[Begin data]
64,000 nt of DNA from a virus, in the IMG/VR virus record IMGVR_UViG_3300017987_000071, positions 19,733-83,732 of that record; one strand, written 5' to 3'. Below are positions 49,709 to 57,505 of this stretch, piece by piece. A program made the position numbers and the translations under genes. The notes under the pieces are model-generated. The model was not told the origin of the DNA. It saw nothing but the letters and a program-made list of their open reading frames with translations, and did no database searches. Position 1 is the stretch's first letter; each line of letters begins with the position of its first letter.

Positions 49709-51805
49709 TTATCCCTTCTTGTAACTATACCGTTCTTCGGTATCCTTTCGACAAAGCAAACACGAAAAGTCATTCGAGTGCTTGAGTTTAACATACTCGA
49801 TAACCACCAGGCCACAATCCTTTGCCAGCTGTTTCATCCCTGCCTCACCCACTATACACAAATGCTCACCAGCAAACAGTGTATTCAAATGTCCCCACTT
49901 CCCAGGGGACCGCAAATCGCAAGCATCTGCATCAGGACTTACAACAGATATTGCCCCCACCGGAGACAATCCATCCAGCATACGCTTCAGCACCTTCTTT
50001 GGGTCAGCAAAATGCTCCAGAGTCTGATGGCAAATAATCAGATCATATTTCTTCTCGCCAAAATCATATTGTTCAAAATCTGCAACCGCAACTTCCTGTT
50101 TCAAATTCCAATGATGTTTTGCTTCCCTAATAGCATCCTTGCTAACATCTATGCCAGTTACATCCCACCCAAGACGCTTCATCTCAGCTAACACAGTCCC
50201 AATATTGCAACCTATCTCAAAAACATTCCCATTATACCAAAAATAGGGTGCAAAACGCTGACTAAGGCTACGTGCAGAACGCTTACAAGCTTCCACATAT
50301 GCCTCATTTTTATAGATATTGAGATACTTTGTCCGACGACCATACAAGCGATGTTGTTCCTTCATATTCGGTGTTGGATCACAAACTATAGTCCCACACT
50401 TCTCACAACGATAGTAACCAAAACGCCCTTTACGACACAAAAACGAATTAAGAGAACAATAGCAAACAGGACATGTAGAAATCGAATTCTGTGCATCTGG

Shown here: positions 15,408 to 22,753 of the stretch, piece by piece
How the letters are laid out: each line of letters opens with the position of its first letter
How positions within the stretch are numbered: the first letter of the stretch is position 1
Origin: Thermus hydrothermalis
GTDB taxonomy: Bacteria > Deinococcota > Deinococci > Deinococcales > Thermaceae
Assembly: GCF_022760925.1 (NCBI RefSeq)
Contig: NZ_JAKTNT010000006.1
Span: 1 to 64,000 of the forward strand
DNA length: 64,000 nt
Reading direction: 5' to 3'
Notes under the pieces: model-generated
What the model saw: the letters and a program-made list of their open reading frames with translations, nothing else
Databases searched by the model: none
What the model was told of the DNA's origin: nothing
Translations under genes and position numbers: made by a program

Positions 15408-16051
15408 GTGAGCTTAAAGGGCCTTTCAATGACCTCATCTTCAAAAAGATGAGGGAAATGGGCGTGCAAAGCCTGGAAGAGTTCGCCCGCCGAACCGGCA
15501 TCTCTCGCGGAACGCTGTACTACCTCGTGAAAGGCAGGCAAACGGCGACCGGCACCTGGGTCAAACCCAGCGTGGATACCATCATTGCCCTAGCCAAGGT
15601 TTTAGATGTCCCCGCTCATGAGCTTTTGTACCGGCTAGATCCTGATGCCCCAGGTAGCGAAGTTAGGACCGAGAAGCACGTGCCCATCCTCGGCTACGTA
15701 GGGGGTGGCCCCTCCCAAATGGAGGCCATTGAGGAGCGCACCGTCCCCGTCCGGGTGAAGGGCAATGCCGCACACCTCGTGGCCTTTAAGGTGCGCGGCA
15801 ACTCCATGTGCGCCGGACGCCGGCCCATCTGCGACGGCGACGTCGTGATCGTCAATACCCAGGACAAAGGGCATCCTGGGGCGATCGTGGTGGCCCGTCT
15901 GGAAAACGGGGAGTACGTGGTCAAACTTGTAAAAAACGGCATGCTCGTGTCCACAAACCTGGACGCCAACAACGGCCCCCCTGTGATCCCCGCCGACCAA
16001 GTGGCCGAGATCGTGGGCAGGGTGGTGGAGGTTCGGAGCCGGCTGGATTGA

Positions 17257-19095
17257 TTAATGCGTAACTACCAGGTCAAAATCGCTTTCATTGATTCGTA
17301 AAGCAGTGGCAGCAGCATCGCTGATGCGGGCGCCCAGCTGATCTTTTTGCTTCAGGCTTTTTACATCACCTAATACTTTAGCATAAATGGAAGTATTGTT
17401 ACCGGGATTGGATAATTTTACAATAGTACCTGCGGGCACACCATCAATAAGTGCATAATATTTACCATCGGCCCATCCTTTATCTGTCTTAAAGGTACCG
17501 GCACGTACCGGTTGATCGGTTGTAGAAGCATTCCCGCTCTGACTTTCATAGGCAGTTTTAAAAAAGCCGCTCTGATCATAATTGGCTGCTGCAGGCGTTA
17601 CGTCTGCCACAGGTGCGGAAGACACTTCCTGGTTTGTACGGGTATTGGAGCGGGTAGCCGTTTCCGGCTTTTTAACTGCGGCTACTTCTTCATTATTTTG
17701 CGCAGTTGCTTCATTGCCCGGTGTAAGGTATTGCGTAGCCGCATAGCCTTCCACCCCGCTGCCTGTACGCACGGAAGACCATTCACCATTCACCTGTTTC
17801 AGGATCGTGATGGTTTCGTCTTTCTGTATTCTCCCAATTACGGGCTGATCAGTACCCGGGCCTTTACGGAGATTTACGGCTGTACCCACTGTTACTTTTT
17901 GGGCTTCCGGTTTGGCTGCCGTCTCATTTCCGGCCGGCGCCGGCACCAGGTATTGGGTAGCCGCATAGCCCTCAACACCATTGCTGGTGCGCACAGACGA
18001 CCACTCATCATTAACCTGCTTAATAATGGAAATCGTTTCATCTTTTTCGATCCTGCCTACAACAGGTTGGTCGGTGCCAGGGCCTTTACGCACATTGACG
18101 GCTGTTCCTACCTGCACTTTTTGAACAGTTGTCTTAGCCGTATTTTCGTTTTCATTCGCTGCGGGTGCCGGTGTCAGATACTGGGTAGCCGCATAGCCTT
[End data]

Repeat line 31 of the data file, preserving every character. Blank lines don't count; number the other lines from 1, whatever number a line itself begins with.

15801 ACTCCATGTGCGCCGGACGCCGGCCCATCTGCGACGGCGACGTCGTGATCGTCAATACCCAGGACAAAGGGCATCCTGGGGCGATCGTGGTGGCCCGTCT